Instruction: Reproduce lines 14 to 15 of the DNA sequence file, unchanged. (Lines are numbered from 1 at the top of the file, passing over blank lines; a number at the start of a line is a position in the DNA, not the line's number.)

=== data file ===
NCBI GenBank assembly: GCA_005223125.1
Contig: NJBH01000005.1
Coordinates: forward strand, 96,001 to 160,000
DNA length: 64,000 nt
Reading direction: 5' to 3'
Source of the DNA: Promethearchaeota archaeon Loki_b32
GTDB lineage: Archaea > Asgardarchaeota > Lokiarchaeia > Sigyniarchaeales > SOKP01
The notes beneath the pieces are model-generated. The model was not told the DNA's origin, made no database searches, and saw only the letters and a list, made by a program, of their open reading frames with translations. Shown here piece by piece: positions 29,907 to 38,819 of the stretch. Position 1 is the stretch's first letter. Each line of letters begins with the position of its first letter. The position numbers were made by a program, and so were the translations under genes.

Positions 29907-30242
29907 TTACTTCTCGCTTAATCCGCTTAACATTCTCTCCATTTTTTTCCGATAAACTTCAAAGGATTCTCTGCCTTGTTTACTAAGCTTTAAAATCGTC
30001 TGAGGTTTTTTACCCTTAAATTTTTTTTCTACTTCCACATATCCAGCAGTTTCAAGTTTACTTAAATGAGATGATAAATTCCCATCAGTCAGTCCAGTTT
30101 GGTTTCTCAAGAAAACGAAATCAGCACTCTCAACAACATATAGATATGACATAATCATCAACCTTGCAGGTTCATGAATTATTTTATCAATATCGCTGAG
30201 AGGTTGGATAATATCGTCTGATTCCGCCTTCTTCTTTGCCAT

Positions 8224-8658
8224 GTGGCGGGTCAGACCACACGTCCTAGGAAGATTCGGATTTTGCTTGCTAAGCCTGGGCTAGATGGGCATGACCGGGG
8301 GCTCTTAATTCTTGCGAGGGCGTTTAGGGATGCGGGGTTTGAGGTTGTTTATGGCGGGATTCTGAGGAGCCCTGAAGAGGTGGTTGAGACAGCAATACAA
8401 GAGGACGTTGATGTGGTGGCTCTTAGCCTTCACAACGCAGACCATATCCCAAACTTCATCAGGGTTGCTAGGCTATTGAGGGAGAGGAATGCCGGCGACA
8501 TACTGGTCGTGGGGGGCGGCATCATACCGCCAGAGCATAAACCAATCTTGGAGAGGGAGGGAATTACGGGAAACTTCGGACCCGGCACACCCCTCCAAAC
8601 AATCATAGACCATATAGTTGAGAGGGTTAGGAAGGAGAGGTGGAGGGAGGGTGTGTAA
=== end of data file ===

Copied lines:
Positions 8224-8658
8224 GTGGCGGGTCAGACCACACGTCCTAGGAAGATTCGGATTTTGCTTGCTAAGCCTGGGCTAGATGGGCATGACCGGGG